yow, just listen to yourself man. "Kids today, their music...it's just noise." I think if you can't find musical common ground with your kids, that's GOOD. They need their OWN music, music that pisses their parents off, like we had. There's nothing more depressing to me than the thought of parents and teenage kids all grooving to the White Stripes together. Adolescence is the time when you listen to stuff your parents HATE. Then later on you grow up and realize that they had a point after all.

The 'no historical context' thing IS a drag, but kids who are serious about music tend to pick that up over time. MOST people in the sixties didn't give a crap about 'context' either. The ones who did grew up to be rock critics who harp on about how cool the sixties were. The rest grew up to be dumbass middle Americans, just like always.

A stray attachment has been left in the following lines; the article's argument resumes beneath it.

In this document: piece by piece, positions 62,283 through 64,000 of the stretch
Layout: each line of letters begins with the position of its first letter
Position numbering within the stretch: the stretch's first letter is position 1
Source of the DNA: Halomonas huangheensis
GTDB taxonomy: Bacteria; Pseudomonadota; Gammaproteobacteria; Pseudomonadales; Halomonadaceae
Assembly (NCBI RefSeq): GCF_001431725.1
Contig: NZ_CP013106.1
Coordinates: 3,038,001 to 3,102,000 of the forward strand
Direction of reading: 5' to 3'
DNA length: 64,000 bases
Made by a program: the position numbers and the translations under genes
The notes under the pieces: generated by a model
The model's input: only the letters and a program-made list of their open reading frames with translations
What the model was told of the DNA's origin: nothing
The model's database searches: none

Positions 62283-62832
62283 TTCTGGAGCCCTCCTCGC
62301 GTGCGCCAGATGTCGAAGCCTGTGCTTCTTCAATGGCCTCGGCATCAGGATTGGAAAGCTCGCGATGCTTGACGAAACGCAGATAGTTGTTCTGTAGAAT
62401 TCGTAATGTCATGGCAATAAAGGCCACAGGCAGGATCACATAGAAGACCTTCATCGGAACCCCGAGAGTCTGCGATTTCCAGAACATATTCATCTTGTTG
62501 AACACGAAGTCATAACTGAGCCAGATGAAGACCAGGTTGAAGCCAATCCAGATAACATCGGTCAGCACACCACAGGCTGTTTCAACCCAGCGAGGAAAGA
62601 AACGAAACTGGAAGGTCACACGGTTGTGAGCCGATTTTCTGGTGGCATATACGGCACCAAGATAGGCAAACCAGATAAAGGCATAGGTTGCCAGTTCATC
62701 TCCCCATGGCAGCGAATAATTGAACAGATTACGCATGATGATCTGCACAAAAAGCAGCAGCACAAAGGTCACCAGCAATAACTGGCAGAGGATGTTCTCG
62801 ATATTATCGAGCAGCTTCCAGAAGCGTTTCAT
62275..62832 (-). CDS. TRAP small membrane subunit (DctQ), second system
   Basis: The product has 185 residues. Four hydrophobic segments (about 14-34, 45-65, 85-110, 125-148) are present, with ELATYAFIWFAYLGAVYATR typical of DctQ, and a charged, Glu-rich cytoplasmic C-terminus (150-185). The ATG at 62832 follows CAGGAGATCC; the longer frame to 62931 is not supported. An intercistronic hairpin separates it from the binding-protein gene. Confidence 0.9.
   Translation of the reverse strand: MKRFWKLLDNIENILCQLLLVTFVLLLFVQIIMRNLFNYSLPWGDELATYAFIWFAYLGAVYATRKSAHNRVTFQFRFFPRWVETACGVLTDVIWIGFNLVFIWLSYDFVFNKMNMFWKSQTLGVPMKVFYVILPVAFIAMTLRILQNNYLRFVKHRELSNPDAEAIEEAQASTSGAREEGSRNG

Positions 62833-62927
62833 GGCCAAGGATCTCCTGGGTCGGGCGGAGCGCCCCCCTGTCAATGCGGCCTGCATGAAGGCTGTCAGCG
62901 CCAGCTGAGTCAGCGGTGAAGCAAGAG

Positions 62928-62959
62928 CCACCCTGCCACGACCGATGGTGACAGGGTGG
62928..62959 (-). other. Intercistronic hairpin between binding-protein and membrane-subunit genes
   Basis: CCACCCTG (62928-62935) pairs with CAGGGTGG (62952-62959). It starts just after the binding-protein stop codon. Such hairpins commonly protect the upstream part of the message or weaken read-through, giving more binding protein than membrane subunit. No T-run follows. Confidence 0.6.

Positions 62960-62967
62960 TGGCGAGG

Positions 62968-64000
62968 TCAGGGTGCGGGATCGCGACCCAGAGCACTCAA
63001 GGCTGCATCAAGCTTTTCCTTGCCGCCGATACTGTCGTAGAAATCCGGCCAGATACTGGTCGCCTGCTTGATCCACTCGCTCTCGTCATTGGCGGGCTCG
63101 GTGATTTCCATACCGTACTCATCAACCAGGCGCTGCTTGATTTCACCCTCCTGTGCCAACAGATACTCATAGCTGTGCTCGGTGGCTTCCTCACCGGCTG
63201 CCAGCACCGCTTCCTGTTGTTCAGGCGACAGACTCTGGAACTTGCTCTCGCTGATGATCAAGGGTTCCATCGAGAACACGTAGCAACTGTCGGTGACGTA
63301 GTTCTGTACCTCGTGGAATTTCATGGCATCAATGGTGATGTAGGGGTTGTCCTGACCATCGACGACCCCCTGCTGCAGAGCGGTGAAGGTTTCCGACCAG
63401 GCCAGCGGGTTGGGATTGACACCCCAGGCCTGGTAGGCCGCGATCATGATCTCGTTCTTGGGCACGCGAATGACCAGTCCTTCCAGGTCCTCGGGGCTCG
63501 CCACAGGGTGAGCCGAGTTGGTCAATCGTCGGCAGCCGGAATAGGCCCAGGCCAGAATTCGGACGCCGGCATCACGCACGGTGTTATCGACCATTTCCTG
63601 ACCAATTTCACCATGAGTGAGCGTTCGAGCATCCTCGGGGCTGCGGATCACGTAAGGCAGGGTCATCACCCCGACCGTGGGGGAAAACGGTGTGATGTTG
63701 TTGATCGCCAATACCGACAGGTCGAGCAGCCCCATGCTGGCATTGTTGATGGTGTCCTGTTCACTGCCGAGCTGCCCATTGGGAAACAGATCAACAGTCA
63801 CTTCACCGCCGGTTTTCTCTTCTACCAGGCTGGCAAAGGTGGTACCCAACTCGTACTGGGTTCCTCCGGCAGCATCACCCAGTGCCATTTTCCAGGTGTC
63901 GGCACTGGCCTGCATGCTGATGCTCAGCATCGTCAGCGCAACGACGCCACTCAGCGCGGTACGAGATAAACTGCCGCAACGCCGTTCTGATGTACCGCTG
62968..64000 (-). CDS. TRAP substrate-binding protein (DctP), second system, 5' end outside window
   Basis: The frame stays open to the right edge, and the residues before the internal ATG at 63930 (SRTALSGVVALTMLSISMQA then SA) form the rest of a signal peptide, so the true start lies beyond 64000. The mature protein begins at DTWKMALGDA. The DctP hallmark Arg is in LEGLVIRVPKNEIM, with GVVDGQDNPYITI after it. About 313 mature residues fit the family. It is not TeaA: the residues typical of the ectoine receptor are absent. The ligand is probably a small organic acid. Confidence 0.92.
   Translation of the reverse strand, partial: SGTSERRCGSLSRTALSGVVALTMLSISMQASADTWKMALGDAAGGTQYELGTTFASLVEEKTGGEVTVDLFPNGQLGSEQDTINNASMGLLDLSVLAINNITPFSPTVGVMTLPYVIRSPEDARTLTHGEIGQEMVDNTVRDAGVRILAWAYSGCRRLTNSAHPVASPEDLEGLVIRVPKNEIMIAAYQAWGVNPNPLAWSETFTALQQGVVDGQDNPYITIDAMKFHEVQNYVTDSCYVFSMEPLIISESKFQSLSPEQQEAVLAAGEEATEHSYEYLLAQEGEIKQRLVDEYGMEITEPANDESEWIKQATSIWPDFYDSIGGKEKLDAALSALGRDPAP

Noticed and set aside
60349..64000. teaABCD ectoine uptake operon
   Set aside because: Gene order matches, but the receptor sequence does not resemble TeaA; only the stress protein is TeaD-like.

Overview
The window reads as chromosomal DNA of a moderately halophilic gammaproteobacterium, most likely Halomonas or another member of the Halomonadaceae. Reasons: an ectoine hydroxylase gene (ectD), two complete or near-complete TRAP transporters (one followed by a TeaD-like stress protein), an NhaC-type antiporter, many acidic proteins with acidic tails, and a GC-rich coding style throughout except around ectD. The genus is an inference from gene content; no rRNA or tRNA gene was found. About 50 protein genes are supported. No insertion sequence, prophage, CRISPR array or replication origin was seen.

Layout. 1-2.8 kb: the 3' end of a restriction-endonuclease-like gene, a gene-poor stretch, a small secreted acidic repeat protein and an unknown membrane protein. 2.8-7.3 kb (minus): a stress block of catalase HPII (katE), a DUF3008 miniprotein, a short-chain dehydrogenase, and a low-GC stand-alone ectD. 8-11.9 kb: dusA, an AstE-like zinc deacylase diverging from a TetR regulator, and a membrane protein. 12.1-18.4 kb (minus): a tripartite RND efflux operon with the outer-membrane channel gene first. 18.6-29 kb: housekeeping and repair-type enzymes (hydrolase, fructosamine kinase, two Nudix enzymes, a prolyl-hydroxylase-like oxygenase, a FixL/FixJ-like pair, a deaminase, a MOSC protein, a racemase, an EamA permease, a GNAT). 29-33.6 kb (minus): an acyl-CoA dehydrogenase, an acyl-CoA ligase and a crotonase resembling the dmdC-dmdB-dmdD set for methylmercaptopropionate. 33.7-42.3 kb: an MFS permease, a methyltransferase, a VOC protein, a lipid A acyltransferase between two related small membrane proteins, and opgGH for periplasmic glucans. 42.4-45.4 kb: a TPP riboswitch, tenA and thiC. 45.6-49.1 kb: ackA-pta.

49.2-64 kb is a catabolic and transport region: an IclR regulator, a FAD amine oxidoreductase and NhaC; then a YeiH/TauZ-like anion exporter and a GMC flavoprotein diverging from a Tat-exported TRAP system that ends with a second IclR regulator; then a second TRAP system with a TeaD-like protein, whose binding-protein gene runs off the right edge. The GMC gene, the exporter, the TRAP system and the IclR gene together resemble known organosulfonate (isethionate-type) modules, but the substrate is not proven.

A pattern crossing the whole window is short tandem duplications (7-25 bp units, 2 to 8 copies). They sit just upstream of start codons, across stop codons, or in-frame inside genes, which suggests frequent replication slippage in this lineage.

iamom January 13th, 2010
Man, you sound bitter! :)

And you can't lump me in with fuddy-duddy parents from the 50s and 60s, man. It's not just that present-day commercial music is different than what I'm used to or what I like, it's that I find it unoriginal, uninspired, untuneful, and unmusical. It doesn't challenge the listener harmonically or lyrically and it doesn't give the listener anything substantial to sink their ears into. It's just crap.

Okay, maybe I do sound a bit like an old man. But in my heart of hearts, I know I'm not. And in my back pocket, I have the pride of when my three-year-old son comes into the kitchen and asks me to put on some funky music so we can dance, and unless it has a truly funky, driving beat and a really good bassline, he rejects it out of hand. (Granted, he may not ask me to do this when he's 12 or 15, but I'm enjoying it while I can.)

dizziedumb January 13th, 2010
i love me some son house! another great song of his is "john the revelator."

i'm just going to come out and say that i like the white stripes; i think they do effectively integrate the delta blues with contemporary crunch and squeal.

iamom January 13th, 2010
I agree, babe. I also think it's an effective integration. And Jack White the person is also fuckin' cool.